The recent TVC of Red Bear instant noodle brand of Asia Foods Corporation has triggered very much criticism among consumers. This 30-second TVC tells a story of a child cancer patient who has no money to afford the treatment. Red Bear’s message is: if you buy a pack of Red Bear, you will have donated some money to save poor patients enduring a serious disease.
In a marketer’s viewpoint, we should have a deeper insight on what’s good and bad in Red Bear’s performance instead of echoing this TVC backlash as it is going on in public communication.
The effectiveness of Brand awareness creation
Before Red Bear has been launched, Vietnam’s market is quite crowded with many instant noodle brands (such as Tien Vua, Omachi, Bac Trung Nam, etc.). The late birth certainly challenges Red Bear to create brand awareness in the mind of consumers.
With noises after the TVC’s constant airing, it can be considered that Red Bear has succeeded to “stamp” Red Bear brand in consumers’ minds whenever consumers think of instant noodle.
Despite a lot of criticism, it is apparent that a group of consumers has got “moved” by Red Bear’s tears. Remember that the major target audience of instant noodle is housewives who are easily touched and they do not judge a message in a complex way as marketers.
The effectiveness of Brand Image creation
Unlike other competitors who often emphasize on the functional differentiation or product benefits (Ex. Omachi noodle is made from potato, which does not make hot inside, Tien Vua noodle is healthy because it is not yellowed by chemicals, etc.), Red Bear’s message is “Tie people’s love” with the purpose of raise the consumer’s humanity.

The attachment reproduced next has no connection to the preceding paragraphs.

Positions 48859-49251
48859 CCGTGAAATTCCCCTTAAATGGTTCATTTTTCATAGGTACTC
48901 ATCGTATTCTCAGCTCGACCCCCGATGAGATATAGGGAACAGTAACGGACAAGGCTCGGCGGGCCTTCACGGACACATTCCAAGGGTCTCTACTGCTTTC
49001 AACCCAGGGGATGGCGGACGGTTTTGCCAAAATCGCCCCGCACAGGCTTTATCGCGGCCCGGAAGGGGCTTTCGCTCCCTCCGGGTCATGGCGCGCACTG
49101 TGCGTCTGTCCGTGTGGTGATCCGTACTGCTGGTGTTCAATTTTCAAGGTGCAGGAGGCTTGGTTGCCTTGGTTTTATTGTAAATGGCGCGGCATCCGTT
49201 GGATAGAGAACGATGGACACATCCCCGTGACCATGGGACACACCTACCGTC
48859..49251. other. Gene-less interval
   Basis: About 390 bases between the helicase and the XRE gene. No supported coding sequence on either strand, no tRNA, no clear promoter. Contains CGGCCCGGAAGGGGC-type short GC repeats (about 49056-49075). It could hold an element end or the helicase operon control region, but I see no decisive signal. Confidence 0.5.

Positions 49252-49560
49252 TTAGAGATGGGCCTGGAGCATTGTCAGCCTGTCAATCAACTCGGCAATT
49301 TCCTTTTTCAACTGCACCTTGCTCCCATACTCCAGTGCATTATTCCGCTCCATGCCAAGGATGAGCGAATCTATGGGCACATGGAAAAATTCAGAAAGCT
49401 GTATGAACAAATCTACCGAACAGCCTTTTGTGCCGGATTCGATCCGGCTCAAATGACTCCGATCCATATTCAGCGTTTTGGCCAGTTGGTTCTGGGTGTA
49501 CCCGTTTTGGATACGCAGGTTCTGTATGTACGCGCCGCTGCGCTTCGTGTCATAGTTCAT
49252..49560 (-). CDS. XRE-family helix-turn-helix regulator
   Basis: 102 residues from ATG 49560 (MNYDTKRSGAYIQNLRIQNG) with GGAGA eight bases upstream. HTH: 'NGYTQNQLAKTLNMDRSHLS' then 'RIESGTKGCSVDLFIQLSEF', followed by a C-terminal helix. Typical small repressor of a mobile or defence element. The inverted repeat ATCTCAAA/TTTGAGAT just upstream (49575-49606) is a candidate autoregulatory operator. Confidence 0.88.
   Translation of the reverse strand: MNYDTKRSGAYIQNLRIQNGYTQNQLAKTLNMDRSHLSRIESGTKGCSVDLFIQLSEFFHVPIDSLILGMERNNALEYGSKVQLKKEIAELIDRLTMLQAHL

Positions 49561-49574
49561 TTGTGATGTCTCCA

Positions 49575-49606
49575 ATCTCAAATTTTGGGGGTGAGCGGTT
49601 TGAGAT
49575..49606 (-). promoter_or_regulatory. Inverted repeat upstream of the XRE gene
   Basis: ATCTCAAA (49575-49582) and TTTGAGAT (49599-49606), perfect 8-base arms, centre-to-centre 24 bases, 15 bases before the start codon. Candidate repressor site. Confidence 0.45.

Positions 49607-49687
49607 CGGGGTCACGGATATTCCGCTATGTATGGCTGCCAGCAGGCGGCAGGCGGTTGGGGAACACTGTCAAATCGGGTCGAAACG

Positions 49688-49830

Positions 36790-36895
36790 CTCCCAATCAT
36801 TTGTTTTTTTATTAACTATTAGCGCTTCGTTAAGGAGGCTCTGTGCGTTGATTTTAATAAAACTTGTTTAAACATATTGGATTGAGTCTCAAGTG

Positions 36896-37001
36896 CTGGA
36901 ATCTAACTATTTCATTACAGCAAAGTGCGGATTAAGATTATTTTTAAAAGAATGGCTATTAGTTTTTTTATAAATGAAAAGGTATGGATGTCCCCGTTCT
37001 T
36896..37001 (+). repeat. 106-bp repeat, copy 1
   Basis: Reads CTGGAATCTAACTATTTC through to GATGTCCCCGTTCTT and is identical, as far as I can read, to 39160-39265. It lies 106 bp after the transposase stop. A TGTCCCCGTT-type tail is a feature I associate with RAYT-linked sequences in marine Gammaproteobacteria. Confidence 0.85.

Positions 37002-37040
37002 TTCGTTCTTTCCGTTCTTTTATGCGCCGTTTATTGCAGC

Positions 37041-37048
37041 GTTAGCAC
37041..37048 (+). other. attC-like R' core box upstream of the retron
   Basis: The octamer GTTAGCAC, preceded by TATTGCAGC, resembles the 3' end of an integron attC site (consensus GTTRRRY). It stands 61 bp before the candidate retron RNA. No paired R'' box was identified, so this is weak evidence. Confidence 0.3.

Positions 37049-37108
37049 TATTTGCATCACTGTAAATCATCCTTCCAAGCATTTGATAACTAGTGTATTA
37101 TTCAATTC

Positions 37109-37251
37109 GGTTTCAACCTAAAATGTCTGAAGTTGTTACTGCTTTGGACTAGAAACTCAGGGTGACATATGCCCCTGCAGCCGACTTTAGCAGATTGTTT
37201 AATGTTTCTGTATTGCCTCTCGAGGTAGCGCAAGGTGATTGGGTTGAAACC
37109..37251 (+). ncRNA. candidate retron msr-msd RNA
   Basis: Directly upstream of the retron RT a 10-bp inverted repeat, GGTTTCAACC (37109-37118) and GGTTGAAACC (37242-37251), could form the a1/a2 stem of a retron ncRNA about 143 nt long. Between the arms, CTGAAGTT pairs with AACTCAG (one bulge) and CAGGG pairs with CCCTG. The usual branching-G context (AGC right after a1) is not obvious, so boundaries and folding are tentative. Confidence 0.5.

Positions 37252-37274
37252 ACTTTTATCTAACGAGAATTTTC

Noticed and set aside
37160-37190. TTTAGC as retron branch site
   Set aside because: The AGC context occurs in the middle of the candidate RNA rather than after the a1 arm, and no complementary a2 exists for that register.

I think Red Bear’s concept is not wrong when Red Beer capitalizes on Vietnamese humanity tradition (Red Bear uses emotional appeal instead of rational appeal like other competitors). However, the weakness of this TVC is that this brand has gone too far in raising people’s sympathy: the TVC mainly shows “cancer” and tears for the wholetime. In addition, the “charity” message is quite sensitive to use in a commercial, which easily creates “unpleasant” feeling for the audience. Remember Vinamilk’s TVC of sharing 6 million glasses of milk with the similar “charity” message. They succeeded because the way to communicate the message is very moderate and natural.
It’s unsurprising that Red Beer’s TVC triggers negative reaction from the media and consumers. The worst result is that Red Bear brand image is somehow defected in the consumer’s minds.
Red Bear trade-offs emotional product benefits against the emotional message “Tie people’s love”. Unfortunately, it has raised negative communication effects. Therefore, it can be considered as a communication strategy failure though Red Bear was successful to create a high rate of brand awareness.
The lesson from this case is that the culture issue should be considered thoroughly in any communication/advertising campaign. Vietnamese people are quite sensitive when receiving humanity-related messages. The advertisement itself suffers bias from consumers. If advertisement uses unlucky lives to convey its message, the brand is likely to face communication crisis.
Red Bear’s story partially proves the point given in the book “The fall of advertising, the raise of PR” written by American marketing genius Al Ries 10 years ago. The book makes a new point that PR plays an important role in branding while advertising only maintains the brand image created by PR. Red Bear would had not faced the crisis if they has conducted PR activities to successfully create a well-known brand image of charity activities?
There is no chance for Red Bear to change what happened. However, other brands can avoid the same failure indeed.
Nguyen Duc Son
Brand Strategy Director – Richard Moore Associates